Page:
WASHINGTON – As James W. Rouse sees it, past efforts to build Columbia, Md., revitalize downtown Baltimore and redevelop a historic part of Boston are less important than what he hopes to achieve in the future.
“That’s the least important part of my life,” the 81-year- old builder said just moments after President Clinton honored him and 11 others Friday with the Presidential Medal of Freedom, the nation’s highest civilian award.
After a lifetime of building communities and innovative shopping centers, Rouse said he is concentrating now on “working with the very poor and very bad neighborhoods. That’s where my life is now.”
But Clinton pointed to Rouse’s past achievements as he lauded the builder.
“By updating the colonial village for modern times, he gave a generation of architects and designers a blueprint for reviving communities all across our nation,” Clinton said at a White House ceremony.
“With Boston’s Faneuil Hall, Baltimore’s Harborplace and other developments, he put the town square squarely back into America’s urban life,” the president said before an audience of about 200.
With the Rouse Co. he had founded in 1939, Rouse purchased 14,000 acres in Howard County in 1963.
He began developing the area as the planned community, Columbia, in 1967. It now has a population of more than 80,000, according to the company.
During the 1970s and ’80s, Rouse developed retail marketplaces in Baltimore, Boston, New York, Philadelphia, St. Louis, Milwaukee and other cities.
The developments, which offer shops, street entertainment and apartments, have been credited with bringing shoppers, residents and tourists into downtown areas that before had fallen into disuse.
But Rouse, who lives in Columbia, now has other ideas about how to apply his experience as a builder.
He retired in 1979 as chief executive officer of the Rouse Co.
He established the Robin Hood Trust in 1981 to build and renovate homes with community groups across the country. In 1982, the trust was renamed the Enterprise Foundation.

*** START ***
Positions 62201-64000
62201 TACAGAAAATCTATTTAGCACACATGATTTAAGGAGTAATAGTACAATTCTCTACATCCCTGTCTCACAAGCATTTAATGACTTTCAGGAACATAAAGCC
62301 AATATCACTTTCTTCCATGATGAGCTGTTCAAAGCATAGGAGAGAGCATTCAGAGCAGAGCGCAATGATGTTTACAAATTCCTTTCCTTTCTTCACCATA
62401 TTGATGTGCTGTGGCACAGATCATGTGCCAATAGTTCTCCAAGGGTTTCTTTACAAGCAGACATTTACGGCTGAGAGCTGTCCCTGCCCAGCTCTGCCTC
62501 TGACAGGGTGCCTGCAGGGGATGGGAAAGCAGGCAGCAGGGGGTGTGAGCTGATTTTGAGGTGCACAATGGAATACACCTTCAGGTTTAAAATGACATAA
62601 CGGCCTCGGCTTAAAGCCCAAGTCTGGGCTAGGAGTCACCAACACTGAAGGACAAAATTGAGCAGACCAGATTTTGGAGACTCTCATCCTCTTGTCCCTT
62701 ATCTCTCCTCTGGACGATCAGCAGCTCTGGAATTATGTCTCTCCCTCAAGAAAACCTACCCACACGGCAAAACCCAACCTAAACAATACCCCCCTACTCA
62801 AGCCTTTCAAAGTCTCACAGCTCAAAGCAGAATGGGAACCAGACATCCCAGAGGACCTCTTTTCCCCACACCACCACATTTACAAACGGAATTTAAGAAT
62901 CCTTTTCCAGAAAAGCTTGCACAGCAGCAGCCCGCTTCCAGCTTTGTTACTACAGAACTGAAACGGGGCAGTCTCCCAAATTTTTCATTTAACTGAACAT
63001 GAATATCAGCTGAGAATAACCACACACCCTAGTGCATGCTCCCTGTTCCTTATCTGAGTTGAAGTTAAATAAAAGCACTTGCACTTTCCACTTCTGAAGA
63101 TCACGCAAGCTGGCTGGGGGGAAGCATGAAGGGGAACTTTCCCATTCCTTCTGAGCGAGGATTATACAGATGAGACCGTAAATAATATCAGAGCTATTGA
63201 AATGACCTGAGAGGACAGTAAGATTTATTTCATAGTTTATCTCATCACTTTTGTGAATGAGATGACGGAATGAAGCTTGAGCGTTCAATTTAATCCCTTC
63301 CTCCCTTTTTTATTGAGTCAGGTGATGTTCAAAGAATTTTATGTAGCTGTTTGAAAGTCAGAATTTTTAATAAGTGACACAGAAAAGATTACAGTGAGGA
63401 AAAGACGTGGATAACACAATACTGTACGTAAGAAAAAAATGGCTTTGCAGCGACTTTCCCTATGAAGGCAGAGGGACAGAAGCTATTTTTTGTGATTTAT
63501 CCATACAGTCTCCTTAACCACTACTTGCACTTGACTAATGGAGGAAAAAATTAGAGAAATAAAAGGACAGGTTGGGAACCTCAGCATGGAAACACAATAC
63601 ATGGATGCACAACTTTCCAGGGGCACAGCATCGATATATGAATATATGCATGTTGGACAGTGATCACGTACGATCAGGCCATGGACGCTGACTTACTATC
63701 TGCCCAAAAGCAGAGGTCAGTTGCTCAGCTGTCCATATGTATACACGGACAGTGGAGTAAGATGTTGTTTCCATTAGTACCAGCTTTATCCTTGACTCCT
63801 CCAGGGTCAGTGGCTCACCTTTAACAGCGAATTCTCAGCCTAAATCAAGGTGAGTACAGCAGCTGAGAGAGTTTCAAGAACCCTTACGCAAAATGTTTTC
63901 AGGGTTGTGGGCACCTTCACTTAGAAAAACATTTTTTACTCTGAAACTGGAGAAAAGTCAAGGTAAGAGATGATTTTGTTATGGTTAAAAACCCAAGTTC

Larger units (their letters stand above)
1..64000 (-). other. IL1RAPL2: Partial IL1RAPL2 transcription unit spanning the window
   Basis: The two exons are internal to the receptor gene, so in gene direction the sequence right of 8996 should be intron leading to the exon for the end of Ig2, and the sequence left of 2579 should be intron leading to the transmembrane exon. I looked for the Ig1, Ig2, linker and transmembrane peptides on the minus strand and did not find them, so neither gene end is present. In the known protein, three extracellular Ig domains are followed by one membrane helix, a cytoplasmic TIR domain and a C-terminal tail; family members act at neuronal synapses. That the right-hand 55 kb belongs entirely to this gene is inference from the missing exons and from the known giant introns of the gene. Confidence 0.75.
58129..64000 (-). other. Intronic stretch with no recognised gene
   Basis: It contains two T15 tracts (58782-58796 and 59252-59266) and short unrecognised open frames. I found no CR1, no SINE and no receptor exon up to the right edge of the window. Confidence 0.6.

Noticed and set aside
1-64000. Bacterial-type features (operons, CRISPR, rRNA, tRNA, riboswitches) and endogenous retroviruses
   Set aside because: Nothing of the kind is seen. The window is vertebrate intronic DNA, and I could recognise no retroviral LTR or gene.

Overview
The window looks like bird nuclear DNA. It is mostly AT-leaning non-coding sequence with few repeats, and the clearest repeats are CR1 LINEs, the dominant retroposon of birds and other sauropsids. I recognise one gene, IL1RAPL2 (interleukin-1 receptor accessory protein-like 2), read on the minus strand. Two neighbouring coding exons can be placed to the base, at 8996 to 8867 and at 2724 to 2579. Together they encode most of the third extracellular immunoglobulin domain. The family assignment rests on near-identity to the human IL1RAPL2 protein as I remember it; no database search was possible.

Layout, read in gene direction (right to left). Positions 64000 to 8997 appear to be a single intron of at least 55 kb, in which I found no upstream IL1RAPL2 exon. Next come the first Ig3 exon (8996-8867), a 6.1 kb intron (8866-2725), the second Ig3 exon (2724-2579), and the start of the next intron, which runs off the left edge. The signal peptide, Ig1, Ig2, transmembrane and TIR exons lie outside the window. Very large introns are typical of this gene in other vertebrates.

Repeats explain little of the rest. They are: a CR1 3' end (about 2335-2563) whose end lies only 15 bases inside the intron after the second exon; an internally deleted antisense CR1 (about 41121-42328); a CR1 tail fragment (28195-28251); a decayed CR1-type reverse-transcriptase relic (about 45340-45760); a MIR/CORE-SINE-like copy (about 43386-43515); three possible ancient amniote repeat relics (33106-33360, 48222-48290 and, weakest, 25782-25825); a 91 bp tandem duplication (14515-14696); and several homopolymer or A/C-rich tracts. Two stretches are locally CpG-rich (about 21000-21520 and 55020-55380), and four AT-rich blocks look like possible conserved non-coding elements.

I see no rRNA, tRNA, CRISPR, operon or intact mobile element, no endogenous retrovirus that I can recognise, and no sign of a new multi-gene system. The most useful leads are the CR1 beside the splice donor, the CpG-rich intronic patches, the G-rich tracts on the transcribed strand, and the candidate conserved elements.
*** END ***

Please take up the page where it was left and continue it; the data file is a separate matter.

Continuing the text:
Rouse retired in 1993 as chairman of the Columbia-based foundation, but is chairman of its development company.
Among the projects the development company spearheaded is redevelopment of the west Baltimore neighborhood of Sandtown- Winchester, home to more than 10,000 residents.
Homes there were rebuilt and renovated. A city-sponsored neighborhood health center for pregnant women and new mothers was opened, along with a municipal food market and health centers in neighborhood schools.
Rouse said he hopes such efforts will help reverse troubling trends.
“I’ve been pleased with the work I’ve been doing,” he said. “I’m not pleased with the way the country is moving. There’s more joblessness, more homelessness, more poor people.”
Rouse’s ideas are sought out by at least one administration official.
“I ask him to lunch and pick his brain,” said U.S. Housing Secretary Henry Cisneros, who attended the White House ceremony.
Former Maryland Gov. William Donald Schaefer, contacted by telephone, described Rouse as “a great visionary, a tremendous visionary.”
Schaefer said when he was mayor of Baltimore in the 1970s and ’80s, he vowed to bar any construction along the city’s harbor. But when he heard that Rouse had plans for a development, he said: “That’s different. I had absolute faith in him.”
The result was Harborplace.
Among the other local recipients Friday of the Medal of Freedom were:
* William T. Coleman Jr., of McLean, Va., former Transportation Department secretary and chairman of the board of the Legal Defense and Educational Fund for the National Association for the Advancement of Colored People, for his efforts on behalf of civil rights;
* former U.S. Surgeon General C. Everett Koop, of Bethesda, Md., for his advocacy against teen pregnancy and tobacco use and on behalf of AIDS research;
* and former U.S. Sen. Gaylord Nelson of Wisconsin, now living in Kensington, Md., for promoting environmental protection.